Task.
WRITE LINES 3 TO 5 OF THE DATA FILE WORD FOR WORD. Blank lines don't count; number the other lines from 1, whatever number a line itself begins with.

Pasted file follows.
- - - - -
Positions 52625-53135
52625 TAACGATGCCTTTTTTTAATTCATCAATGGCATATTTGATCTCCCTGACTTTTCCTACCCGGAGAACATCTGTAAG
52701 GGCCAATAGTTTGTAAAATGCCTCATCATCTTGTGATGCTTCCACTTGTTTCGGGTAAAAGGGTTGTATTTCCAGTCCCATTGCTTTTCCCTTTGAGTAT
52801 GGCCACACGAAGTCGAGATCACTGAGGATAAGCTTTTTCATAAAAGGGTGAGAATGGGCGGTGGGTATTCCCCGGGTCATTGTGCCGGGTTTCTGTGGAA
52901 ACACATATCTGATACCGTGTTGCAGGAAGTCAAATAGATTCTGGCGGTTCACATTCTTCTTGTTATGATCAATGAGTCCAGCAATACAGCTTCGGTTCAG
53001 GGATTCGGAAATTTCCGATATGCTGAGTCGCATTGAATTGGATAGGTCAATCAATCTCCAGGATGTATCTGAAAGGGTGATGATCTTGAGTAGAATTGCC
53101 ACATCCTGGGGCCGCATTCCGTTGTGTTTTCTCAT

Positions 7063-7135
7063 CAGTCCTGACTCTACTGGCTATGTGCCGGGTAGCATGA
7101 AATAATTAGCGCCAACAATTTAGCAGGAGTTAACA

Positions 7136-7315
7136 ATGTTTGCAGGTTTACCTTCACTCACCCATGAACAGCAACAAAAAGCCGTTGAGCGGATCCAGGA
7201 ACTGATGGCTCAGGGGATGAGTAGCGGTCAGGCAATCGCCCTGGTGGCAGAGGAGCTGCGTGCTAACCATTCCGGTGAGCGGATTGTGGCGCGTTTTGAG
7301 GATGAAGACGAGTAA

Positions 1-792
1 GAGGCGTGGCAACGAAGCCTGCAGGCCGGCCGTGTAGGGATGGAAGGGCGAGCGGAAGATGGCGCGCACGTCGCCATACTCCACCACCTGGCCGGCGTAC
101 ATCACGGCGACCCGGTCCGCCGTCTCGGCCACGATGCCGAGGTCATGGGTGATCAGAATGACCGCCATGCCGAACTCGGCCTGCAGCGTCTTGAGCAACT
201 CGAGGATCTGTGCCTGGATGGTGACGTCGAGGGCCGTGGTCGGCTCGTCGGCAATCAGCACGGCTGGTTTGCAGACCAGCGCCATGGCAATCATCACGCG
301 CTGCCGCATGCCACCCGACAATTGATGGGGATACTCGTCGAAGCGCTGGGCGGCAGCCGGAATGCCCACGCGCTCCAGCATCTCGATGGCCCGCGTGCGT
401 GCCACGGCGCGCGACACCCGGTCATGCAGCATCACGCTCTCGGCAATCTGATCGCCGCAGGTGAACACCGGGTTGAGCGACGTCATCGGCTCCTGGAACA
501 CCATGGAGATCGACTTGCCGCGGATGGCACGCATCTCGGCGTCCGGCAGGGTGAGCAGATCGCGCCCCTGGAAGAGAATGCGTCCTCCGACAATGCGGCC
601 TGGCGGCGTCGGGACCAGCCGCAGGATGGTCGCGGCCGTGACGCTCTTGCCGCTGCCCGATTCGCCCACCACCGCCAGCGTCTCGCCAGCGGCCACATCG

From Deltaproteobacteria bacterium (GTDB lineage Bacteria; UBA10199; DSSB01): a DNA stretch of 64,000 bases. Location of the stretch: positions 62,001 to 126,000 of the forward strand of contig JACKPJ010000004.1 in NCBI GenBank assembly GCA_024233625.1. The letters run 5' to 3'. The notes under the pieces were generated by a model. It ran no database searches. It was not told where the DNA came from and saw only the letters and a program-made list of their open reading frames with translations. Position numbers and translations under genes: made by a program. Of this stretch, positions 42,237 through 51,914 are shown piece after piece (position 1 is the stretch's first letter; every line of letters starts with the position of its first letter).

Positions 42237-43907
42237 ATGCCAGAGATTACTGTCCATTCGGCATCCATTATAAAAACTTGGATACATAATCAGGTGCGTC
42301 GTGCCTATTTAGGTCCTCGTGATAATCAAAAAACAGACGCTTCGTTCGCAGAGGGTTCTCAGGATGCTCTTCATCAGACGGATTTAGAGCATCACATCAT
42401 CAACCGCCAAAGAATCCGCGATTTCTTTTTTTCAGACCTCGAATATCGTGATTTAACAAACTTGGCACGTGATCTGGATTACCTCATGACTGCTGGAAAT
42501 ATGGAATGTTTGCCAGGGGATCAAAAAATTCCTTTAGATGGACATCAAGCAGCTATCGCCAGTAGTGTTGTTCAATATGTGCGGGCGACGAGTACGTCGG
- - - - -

52701 GGCCAATAGTTTGTAAAATGCCTCATCATCTTGTGATGCTTCCACTTGTTTCGGGTAAAAGGGTTGTATTTCCAGTCCCATTGCTTTTCCCTTTGAGTAT
52801 GGCCACACGAAGTCGAGATCACTGAGGATAAGCTTTTTCATAAAAGGGTGAGAATGGGCGGTGGGTATTCCCCGGGTCATTGTGCCGGGTTTCTGTGGAA
52901 ACACATATCTGATACCGTGTTGCAGGAAGTCAAATAGATTCTGGCGGTTCACATTCTTCTTGTTATGATCAATGAGTCCAGCAATACAGCTTCGGTTCAG